TOKYO >> To encourage more customers to go digital, Japan’s largest bank is offering customers 1,000 yen (about $9) to give up their passbooks.
In a campaign that kicked off last month, MUFG Bank will pay 100,000 customers 1,000 yen to go fully digital. The campaign runs through March 15.
While younger generations are accustomed to online banking, many elderly customers are still more comfortable using paper passbooks.
But online banking alleviates the costs of servicing paper books. The bank shoulders a nearly 200-yen annual stamp duty for each passbook account, and with 34 million customers, many of whom still use passbooks, the stamp tax means MUFG Bank must pay billions of yen each year. Additional expenses, such as ink used to record transactions, hike up costs even more.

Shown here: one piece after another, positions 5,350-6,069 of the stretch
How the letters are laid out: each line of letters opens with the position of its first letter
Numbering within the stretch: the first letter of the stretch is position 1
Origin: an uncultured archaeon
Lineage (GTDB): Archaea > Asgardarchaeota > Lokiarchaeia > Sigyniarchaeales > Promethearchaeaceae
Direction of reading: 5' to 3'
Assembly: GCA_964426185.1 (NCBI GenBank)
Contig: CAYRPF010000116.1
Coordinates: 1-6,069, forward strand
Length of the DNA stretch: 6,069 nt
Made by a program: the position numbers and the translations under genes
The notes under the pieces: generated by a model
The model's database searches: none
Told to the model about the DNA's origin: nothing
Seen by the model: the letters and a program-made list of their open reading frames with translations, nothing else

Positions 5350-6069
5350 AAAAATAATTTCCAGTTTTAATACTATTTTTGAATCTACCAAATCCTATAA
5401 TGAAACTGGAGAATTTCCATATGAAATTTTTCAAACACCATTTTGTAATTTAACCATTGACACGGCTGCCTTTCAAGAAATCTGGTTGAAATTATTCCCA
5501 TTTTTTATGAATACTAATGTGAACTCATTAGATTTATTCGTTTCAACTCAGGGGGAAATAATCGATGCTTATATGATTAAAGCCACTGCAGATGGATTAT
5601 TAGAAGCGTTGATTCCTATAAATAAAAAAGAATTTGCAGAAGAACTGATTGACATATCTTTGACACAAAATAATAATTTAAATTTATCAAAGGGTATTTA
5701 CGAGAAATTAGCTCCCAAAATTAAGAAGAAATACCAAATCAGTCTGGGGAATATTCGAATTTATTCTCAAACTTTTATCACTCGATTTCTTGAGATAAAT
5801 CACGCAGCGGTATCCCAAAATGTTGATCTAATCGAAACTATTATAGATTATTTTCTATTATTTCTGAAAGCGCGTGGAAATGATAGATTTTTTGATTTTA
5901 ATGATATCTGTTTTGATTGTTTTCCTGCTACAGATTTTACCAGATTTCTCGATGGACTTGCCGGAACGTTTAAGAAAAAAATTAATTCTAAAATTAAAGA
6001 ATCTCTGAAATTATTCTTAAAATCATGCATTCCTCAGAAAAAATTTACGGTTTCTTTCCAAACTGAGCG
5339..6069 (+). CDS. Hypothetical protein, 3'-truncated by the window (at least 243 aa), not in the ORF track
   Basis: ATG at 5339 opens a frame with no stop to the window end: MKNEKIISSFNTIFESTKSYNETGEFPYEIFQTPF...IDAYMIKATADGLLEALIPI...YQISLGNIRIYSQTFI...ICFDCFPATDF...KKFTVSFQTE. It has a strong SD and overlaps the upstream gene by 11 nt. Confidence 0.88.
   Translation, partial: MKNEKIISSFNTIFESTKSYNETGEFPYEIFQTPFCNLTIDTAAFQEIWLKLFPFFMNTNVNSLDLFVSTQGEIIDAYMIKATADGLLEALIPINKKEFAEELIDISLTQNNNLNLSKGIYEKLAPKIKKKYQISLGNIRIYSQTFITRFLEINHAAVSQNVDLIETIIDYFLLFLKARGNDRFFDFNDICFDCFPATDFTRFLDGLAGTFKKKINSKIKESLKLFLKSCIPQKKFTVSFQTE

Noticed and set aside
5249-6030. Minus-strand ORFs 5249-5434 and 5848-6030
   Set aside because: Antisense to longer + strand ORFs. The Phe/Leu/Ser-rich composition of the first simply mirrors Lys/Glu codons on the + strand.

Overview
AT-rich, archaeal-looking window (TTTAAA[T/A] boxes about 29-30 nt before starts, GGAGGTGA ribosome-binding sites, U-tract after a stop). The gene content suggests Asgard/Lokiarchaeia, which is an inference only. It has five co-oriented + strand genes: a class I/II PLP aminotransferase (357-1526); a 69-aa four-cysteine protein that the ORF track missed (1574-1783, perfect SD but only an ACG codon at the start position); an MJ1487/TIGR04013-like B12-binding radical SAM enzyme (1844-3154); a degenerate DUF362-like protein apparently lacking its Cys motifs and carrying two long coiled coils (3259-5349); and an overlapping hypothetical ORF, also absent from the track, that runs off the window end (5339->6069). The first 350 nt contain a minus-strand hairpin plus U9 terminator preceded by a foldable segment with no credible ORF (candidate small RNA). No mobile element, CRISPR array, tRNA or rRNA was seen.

Traditional megabanks have made going digital a top priority, as financial-technology startups and online-based banks have boosted their marketing and promotions, firing up competition.
In June, MUFG Bank, a subsidiary of Mitsubishi UFJ Financial Group Inc., began issuing passbooks only upon request.
Mitsubishi UFJ’s commitment to a digital operation is reflected in a top managerial change. The firm announced in January that Hironori Kamezawa, chief digital transformation officer, will take the helm of the company in April.
The appointment is unconventional, since Kamezawa will reportedly be the first CEO of a Japanese megabank with an educational background in the sciences. The move also represents a break in the traditional manner of climbing the corporate ladder, which has been based on seniority.